Use of the Ho:YAG laser for orbital septal tightening.
Main Outcome and Measure
To determine appropriate laser dosimetry, infrared thermal imaging and optical coherence tomography were used to monitor temperature and tissue shape changes of ex vivo bovine tissue that was subjected to direct laser irradiation. For the clinical study, preoperative and postoperative photographs were evaluated by 6 surgeons on a 10-point Likert scale.
Optical coherence tomography demonstrated that laser irradiation of bovine tissue to a temperature range of 60°C to 80°C resulted in an increase in thickness of up to 2-fold. There were no complications or adverse cosmetic outcomes in the patient study. Patient satisfaction with the results of surgery averaged 7 on a 10-point Likert scale. For 3 patients, 3 (50%) of the evaluators believed there was a mild improvement in appearance of the lower eyelids after surgery. The remaining patients were thought to have no significant changes.
Conclusions and Relevance
Transconjunctival Ho:YAG laser blepharoplasty is a safe procedure that may ameliorate mild pseudoherniation of lower eyelid orbital fat and is a first step toward the development of percutaneous techniques.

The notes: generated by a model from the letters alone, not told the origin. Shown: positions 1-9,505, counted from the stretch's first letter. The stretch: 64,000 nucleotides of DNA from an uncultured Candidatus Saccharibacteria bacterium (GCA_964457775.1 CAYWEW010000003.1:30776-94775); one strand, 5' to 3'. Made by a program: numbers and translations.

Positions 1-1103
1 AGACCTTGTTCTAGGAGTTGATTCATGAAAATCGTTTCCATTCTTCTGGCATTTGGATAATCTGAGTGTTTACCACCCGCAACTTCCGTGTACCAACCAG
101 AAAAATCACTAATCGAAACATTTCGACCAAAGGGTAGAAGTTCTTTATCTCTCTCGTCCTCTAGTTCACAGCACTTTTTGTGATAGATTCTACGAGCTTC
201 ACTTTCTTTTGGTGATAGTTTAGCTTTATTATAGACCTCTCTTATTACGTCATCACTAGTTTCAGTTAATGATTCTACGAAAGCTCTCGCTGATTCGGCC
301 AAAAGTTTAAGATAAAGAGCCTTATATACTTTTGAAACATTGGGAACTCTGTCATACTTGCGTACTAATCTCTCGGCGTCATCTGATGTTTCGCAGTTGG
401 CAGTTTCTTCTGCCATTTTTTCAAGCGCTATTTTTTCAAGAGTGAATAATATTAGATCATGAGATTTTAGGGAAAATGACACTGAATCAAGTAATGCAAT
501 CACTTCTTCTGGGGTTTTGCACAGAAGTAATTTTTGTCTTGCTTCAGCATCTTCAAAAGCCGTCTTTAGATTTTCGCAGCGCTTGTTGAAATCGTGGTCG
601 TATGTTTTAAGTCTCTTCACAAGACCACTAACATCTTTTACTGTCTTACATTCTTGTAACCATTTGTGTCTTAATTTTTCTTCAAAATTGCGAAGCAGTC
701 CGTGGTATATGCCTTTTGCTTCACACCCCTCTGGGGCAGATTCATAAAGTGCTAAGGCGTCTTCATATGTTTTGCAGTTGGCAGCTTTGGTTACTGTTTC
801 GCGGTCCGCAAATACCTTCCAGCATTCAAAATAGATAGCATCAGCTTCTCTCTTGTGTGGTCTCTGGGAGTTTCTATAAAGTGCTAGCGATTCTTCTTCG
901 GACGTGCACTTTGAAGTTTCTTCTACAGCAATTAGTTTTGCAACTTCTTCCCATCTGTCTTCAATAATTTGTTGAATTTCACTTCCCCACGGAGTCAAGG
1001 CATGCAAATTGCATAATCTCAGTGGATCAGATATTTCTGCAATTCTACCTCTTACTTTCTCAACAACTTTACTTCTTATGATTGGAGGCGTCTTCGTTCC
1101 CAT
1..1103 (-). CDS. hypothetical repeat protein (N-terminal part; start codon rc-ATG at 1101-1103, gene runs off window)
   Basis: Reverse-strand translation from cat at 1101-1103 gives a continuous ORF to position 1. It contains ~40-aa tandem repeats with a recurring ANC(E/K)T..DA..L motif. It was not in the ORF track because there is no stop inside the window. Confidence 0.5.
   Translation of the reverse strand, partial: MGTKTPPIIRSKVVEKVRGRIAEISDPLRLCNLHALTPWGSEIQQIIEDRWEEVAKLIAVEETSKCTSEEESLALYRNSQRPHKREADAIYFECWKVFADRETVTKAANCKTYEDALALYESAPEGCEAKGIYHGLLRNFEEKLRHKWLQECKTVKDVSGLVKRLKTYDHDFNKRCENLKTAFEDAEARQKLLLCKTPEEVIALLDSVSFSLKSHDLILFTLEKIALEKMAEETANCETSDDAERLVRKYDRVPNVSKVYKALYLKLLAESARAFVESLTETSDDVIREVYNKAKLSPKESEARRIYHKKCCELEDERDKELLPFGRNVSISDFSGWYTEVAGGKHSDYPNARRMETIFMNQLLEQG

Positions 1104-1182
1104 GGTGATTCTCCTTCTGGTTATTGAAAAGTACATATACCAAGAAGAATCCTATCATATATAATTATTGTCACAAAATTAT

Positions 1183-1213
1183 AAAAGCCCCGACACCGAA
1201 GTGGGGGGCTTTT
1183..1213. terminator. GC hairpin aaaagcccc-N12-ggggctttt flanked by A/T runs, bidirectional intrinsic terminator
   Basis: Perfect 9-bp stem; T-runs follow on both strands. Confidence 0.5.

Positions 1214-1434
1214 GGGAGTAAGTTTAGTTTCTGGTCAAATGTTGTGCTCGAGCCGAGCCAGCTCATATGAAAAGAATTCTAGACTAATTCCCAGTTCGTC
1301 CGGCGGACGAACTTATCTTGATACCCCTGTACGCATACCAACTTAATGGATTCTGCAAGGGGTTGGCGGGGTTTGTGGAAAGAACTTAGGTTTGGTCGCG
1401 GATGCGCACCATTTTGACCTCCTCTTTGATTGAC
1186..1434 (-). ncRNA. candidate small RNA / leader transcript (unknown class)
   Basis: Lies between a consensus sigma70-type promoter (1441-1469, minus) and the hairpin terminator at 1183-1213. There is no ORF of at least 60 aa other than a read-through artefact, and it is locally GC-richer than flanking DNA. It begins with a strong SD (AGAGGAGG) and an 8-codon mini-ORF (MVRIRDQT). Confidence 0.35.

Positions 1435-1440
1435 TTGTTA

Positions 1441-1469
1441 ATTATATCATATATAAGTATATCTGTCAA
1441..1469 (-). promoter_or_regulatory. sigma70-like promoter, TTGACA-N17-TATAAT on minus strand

Level of Evidence
Blepharoplasty is the second most commonly performed aesthetic operation of the face.1 Patients seeking facial rejuvenation frequently complain of “bags” or “puffiness” of the lower eyelids. With age, tarsoligamentous laxity develops with a subsequent reduction in eyelid tone and development of orbital fat pseudoherniation against a weakened septum. There is an increasingly complex array of surgical treatments for the lower eyelids, including skin flap, skin-muscle flap, or transconjunctival blepharoplasty with either fat excision or repositioning. Adjunctive procedures, such as skin pinch excisions, chemical peels, laser resurfacing, or autologous fat transfer, are also frequently performed.2- 5 All of these procedures are aimed at addressing either the skin and orbicularis muscle or orbital fat and septum. There is no clear consensus on the optimal management of the orbital fat and septum.